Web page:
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100 haijin after Shiki

WHR March 2019


Susumu Takiguchi


Kubota Mantaro (1889-1963) 

Masaoka Shiki (1867-1902) famously predicted that haiku could become extinct 
by the  end of the Meiji Era (1868-1912). How wrong he was! And how delighted 
we are that he was wrong, without being unkind to him! This is indeed a cause 
for celebration.

One way of celebrating it could be to choose at random one hundred Japanese 
haiku poets who have helped to prove him wrong. If we chose one hundred best 
the case would be strong. But if we chose randomly, and not necessarily the best, 
one hundred from among, say, about five hundred who have been leading figures 
in the modern history of haiku in Japan, the case would be even stronger.

With this in mind, I would like to serialise my narratives in World Haiku Review 
about the one hundred Japanese haijin whom I shall choose at random and talk 
about. There is no particular reason why the number should be one hundred. It 
could be two hundred or fifty. Just over one hundred years have passed since the 
end of the Meiji Era, and a little bit longer since Shiki died. So, the number one 
hundred would not be bad. To write about more than one hundred haijin could 
be exhausting. If the number was fifty, the endeavour could be unsatisfactory and
frustrating as more would surely be desired to be introduced. One thing which is 
certain is that it is not really intended to follow the fashion to use the number one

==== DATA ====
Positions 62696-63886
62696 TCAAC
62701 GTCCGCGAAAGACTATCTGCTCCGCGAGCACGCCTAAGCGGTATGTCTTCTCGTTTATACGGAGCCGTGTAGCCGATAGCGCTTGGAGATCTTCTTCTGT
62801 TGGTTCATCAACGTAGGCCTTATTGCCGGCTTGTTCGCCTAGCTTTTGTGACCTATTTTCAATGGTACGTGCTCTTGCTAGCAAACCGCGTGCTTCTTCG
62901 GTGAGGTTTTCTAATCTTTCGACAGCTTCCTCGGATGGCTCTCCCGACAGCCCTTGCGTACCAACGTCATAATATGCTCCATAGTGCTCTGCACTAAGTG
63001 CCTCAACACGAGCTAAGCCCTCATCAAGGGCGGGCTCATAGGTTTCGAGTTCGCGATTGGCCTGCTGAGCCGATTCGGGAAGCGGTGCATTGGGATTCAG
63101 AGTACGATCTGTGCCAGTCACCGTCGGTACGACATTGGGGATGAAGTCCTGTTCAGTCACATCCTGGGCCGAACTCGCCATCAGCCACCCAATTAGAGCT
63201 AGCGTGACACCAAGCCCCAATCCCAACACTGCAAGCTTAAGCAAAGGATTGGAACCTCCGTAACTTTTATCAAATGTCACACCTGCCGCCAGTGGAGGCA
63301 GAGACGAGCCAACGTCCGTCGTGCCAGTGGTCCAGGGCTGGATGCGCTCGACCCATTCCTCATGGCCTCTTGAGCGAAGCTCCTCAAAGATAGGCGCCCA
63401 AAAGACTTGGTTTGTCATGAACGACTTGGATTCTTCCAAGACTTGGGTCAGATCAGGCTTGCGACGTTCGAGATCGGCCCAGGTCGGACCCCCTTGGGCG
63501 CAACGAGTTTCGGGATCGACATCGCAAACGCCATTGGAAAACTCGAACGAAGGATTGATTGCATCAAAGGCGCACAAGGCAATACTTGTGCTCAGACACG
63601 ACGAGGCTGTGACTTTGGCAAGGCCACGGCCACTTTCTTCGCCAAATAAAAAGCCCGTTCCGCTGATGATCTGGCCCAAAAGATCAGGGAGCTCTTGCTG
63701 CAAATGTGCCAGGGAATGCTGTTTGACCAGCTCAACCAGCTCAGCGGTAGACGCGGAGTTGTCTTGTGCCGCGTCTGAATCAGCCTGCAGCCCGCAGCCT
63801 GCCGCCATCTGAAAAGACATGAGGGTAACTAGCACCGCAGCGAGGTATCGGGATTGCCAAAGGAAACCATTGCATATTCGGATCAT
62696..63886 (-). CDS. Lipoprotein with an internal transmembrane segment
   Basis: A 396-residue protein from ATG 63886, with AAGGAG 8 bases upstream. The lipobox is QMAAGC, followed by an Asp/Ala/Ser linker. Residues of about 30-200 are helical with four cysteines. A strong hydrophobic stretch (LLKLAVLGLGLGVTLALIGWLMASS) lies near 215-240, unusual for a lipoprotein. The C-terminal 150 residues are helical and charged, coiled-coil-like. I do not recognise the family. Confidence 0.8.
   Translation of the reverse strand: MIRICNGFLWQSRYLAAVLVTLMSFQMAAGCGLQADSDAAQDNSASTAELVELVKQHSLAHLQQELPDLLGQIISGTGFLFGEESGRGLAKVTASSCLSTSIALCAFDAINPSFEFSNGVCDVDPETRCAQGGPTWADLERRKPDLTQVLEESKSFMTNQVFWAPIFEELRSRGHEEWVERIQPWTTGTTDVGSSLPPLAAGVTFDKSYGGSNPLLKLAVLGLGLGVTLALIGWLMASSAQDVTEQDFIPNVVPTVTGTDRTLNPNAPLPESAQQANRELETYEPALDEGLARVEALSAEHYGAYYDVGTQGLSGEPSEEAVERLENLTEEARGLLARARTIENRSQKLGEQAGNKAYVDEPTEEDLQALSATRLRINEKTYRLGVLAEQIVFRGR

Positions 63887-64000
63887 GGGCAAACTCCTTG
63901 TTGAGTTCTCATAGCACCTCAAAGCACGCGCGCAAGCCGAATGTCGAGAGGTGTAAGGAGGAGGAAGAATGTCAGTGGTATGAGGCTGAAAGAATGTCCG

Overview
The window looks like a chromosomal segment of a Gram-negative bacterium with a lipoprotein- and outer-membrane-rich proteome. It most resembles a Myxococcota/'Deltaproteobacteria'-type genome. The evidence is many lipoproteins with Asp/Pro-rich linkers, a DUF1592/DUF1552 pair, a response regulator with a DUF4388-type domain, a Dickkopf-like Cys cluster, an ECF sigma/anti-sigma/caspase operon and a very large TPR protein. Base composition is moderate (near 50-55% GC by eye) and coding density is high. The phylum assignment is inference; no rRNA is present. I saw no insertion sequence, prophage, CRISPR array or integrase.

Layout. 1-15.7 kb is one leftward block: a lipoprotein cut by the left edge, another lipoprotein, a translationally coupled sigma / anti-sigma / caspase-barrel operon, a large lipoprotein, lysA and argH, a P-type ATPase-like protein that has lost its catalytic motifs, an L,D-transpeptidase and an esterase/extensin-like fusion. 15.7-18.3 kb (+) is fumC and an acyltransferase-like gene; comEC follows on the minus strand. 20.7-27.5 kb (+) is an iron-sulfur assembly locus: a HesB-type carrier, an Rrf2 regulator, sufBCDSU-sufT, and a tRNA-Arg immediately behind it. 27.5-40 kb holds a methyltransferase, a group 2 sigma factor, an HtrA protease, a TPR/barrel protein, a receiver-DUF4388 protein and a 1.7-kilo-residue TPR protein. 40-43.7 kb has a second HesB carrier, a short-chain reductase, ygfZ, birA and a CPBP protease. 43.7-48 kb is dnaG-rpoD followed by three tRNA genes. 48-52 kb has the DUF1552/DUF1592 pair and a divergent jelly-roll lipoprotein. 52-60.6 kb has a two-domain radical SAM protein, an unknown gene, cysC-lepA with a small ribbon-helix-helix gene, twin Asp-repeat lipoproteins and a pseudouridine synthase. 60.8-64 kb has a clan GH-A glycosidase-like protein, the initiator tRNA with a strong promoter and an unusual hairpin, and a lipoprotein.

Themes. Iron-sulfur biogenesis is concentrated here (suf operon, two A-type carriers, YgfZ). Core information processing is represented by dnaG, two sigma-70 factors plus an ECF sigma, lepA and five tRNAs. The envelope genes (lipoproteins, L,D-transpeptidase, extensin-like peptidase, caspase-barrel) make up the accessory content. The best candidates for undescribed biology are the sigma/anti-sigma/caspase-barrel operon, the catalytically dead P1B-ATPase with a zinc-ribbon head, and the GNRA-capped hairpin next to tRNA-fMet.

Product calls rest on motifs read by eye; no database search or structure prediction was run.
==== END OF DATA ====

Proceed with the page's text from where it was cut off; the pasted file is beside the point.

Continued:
hundred in haiku books, originally emanating from the ancient waka anthology 
Hyaku-Nin-Isshu (one poem each by one hundred poets). Being a heso-magari 
(contrarian) I would in fact have liked to avoid this cliché.

Kubota Mantaro (1889-1963)



Kubota (surname) Mantaro (given name)*

7 November 1889 ~ 6 May 1963

*Following the academic convention of Japanese studies, Japanese full names are written in

the order of the country’s practice, i.e. surname followed by given name.


There is a famous episode about this author. It relates to how he died rather than
how he lived. It also speaks volumes about what his personality was like.

One early summer evening Kubota was invited to a dinner party by a famous 
Japanese painter, Umehara Ryuzaburo, sometimes called the Japanese Renoir, 
at the artist’s home in Shinjuku, the west of Tokyo. Kubota, apart from being a 
well-established novelist, dramatist and haiku master, was also renowned as a 
difficult-to-please gourmet. He was therefore reputed to enjoy fine food and 
drink. However, there was one thing which he avoided eating. It was a shell fish 
called akagai, (blood clam, or ark shell: Scapharca broughtonii) which was 
popular among gourmet. And the reason for avoiding akagai was that it was too 
hard for Kubota to bite or chew easily.

Unfortunately for Kubota, this was exactly the item spread for the evening in the 
form of nigiri-sushi. It was carefully chosen especially for him by the host Umehar
a because of its high rating as a delicacy. Thus Kubota was at once put in an 
excruciatingly difficult position where he had to choose either to tell the host the